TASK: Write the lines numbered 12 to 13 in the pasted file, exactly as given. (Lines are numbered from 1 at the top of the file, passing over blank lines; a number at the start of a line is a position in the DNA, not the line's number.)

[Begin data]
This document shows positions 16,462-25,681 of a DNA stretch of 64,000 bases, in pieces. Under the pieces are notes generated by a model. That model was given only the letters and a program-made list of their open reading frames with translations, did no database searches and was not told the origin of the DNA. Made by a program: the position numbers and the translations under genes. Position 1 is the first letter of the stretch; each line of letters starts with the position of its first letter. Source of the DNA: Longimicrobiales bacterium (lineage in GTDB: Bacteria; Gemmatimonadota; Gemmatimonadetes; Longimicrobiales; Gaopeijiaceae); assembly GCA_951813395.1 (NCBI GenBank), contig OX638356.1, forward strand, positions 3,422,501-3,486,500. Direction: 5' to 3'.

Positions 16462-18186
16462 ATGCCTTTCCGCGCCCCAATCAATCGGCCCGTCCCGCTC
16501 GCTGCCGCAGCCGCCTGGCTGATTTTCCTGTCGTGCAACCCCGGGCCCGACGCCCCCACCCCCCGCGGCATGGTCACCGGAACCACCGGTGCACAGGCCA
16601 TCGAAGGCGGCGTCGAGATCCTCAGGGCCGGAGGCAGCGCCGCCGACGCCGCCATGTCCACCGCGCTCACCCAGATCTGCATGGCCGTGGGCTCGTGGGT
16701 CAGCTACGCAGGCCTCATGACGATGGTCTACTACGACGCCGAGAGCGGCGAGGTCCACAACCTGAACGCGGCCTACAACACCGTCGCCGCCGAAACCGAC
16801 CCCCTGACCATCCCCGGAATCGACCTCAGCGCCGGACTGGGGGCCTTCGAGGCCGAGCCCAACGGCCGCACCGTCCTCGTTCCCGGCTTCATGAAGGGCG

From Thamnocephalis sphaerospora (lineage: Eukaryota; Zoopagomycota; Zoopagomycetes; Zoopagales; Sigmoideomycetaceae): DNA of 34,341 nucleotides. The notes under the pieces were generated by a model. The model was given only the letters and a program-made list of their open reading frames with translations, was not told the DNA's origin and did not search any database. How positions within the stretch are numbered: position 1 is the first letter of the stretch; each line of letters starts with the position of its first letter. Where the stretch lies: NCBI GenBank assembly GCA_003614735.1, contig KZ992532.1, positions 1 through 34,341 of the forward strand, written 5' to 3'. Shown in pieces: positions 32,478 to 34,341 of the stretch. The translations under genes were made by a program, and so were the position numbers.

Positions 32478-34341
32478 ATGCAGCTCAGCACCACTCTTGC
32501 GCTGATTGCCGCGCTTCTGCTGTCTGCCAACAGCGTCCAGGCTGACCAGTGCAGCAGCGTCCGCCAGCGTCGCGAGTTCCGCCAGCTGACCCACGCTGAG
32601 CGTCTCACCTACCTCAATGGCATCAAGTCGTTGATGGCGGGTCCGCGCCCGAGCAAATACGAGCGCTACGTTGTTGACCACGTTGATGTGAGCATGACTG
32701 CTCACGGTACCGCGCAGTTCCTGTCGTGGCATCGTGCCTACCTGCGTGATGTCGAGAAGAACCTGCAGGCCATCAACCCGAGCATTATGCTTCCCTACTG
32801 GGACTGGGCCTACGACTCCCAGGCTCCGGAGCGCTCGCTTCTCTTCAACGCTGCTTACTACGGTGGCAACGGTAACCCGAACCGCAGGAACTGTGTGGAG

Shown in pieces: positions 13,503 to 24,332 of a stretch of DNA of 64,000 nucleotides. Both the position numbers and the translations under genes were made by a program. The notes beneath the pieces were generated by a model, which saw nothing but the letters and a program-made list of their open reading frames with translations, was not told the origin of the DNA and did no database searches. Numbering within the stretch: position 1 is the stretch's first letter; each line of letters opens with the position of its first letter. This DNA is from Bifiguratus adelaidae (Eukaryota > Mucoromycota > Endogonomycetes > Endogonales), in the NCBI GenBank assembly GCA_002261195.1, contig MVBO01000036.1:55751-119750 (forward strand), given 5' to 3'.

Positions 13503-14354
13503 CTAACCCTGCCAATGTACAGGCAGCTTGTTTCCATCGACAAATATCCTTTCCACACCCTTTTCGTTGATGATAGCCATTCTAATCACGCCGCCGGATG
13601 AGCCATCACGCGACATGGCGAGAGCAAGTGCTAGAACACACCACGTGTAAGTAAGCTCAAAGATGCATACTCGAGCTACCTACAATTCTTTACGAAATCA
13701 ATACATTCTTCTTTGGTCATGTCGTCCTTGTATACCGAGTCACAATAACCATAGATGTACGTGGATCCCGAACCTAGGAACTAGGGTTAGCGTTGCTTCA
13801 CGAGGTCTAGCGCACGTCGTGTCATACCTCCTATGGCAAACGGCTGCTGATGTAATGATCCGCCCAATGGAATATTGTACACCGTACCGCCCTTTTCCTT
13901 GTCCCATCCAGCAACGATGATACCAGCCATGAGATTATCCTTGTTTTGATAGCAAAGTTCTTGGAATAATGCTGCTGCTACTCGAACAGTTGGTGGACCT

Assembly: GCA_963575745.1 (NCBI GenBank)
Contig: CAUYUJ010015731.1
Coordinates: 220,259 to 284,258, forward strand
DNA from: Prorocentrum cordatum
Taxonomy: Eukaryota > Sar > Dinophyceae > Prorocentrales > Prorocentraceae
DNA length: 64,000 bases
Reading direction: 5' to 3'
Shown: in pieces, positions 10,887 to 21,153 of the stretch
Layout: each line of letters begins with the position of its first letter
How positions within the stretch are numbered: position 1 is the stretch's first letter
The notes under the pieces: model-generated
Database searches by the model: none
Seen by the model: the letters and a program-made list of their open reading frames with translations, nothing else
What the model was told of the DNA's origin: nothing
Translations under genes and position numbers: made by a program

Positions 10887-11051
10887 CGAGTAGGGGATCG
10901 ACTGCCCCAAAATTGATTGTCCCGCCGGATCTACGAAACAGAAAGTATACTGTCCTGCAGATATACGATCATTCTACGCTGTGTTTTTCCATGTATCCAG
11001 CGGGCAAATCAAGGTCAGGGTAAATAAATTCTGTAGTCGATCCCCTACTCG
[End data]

32601 CGTCTCACCTACCTCAATGGCATCAAGTCGTTGATGGCGGGTCCGCGCCCGAGCAAATACGAGCGCTACGTTGTTGACCACGTTGATGTGAGCATGACTG
32701 CTCACGGTACCGCGCAGTTCCTGTCGTGGCATCGTGCCTACCTGCGTGATGTCGAGAAGAACCTGCAGGCCATCAACCCGAGCATTATGCTTCCCTACTG